WASHINGTON - Virginia Republican legislators have dropped a bitterly contested requirement that women seeking abortions undergo invasive ultrasound imaging, likely dooming the bill.
The Republican-ruled House of Delegates voted 65-32 for an amended bill that requires only an external ultrasound, not the vaginal insertion of a wand-like device that emits ultrasonic waves.
The House amended the bill minutes after Republican Gov. Bob McDonnell came out against mandating the more invasive procedure. McDonnell shifted ground after the proposal drew outrage from women, national ridicule from television comedians and appeals from GOP moderates.
The amended bill now returns to the Senate where its sponsor, Sen. Jill Vogel, said she will strike the legislation. A House version, by Del. Kathy Byron, is pending before a Senate committee.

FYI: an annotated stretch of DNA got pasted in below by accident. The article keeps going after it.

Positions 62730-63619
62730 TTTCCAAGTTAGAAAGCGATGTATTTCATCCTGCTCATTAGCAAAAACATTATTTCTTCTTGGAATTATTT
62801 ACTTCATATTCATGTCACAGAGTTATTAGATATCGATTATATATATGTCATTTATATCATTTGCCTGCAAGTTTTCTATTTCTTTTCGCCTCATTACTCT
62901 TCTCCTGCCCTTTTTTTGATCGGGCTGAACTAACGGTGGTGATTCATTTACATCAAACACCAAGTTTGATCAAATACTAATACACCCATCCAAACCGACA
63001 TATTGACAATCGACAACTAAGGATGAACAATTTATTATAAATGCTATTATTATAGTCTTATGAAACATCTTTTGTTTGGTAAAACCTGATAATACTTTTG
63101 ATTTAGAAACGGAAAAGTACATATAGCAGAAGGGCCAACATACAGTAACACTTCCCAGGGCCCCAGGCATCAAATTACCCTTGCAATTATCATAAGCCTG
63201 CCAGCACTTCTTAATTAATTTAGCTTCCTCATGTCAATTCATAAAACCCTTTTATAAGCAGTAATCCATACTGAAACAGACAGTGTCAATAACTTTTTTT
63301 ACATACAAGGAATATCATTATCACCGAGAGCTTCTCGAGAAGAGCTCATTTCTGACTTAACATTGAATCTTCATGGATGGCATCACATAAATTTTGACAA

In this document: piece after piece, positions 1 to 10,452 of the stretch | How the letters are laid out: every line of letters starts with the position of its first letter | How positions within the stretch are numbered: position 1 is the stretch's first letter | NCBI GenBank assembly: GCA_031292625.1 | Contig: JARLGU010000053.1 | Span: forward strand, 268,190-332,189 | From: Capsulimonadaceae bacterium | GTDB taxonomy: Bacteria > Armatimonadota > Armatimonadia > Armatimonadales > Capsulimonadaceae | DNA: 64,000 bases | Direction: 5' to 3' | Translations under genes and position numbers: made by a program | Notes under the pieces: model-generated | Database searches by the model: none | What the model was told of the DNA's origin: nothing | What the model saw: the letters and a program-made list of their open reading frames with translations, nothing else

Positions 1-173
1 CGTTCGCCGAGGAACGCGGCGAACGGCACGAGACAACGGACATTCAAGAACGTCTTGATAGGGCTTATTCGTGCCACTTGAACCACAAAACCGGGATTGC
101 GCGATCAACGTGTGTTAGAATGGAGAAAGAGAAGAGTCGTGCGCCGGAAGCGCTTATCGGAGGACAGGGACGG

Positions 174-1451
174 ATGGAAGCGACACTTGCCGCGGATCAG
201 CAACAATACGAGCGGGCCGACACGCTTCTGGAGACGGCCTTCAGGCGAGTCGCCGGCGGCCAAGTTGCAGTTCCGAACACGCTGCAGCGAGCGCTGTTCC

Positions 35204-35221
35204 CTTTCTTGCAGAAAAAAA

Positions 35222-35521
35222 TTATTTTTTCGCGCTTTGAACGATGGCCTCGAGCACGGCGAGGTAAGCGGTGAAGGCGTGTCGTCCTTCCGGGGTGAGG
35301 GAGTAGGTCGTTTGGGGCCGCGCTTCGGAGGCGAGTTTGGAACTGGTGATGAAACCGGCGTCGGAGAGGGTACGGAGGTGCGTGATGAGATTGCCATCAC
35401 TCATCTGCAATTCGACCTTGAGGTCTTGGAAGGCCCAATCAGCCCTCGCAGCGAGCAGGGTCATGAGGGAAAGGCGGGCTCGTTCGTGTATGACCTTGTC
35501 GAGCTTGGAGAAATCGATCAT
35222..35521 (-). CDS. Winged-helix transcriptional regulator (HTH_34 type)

McDonnell issued a statement Wednesday afternoon saying no Virginia woman should be required to undergo a transvaginal ultrasound.
The social conservative appealed for amendments to the bitterly contested bill to make a transvaginal ultrasound optional for women seeking abortions. In the procedure, a wand-like device is inserted and used to send out sound waves.
"Mandating an invasive procedure in order to give informed consent is not a proper role for the state. No person should be directed to undergo an invasive procedure by the state, without their consent, as a precondition to another medical procedure," McDonnell says.
Instead, McDonnell is asking "that only a transabdominal, or external, ultrasound will be required to satisfy the requirements to determine gestational age."
"The government will have no role in that medical decision," he says.
McDonnell, who has been mentioned often as a potential vice presidential candidate, had originally backed the bill.
Read the full statement by Gov. Bob McDonnell below:
- National ridicule and controversy surround Va. abortion debate
- Va. bill could require 'transvaginal ultrasound' before abortions
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